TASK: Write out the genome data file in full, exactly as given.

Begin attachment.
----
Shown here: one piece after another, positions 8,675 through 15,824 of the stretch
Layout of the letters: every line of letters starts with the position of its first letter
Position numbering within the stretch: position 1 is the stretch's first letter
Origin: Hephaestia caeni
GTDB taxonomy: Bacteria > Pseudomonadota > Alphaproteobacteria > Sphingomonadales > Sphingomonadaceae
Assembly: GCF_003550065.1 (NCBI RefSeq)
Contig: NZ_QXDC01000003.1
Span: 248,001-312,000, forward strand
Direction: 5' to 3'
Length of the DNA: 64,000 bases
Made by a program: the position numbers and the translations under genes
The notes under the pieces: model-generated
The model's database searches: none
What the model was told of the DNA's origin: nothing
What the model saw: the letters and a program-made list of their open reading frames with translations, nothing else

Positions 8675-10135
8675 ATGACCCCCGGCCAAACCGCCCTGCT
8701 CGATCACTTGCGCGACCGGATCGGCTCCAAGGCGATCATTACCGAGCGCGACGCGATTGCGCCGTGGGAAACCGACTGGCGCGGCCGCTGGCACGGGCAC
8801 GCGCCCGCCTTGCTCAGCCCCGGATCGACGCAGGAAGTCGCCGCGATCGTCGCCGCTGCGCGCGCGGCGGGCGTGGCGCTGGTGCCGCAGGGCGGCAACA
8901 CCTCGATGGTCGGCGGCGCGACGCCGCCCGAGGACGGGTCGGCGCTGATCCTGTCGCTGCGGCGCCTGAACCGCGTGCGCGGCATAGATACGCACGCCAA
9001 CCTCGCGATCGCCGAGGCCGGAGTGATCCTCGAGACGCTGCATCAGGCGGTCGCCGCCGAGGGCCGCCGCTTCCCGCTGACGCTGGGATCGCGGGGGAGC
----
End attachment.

Shown here: one piece after another, positions 8,675 through 15,824 of the stretch
Layout of the letters: every line of letters starts with the position of its first letter
Position numbering within the stretch: position 1 is the stretch's first letter
Origin: Hephaestia caeni
GTDB taxonomy: Bacteria > Pseudomonadota > Alphaproteobacteria > Sphingomonadales > Sphingomonadaceae
Assembly: GCF_003550065.1 (NCBI RefSeq)
Contig: NZ_QXDC01000003.1
Span: 248,001-312,000, forward strand
Direction: 5' to 3'
Length of the DNA: 64,000 bases
Made by a program: the position numbers and the translations under genes
The notes under the pieces: model-generated
The model's database searches: none
What the model was told of the DNA's origin: nothing
What the model saw: the letters and a program-made list of their open reading frames with translations, nothing else

Positions 8675-10135
8675 ATGACCCCCGGCCAAACCGCCCTGCT
8701 CGATCACTTGCGCGACCGGATCGGCTCCAAGGCGATCATTACCGAGCGCGACGCGATTGCGCCGTGGGAAACCGACTGGCGCGGCCGCTGGCACGGGCAC
8801 GCGCCCGCCTTGCTCAGCCCCGGATCGACGCAGGAAGTCGCCGCGATCGTCGCCGCTGCGCGCGCGGCGGGCGTGGCGCTGGTGCCGCAGGGCGGCAACA
8901 CCTCGATGGTCGGCGGCGCGACGCCGCCCGAGGACGGGTCGGCGCTGATCCTGTCGCTGCGGCGCCTGAACCGCGTGCGCGGCATAGATACGCACGCCAA
9001 CCTCGCGATCGCCGAGGCCGGAGTGATCCTCGAGACGCTGCATCAGGCGGTCGCCGCCGAGGGCCGCCGCTTCCCGCTGACGCTGGGATCGCGGGGGAGC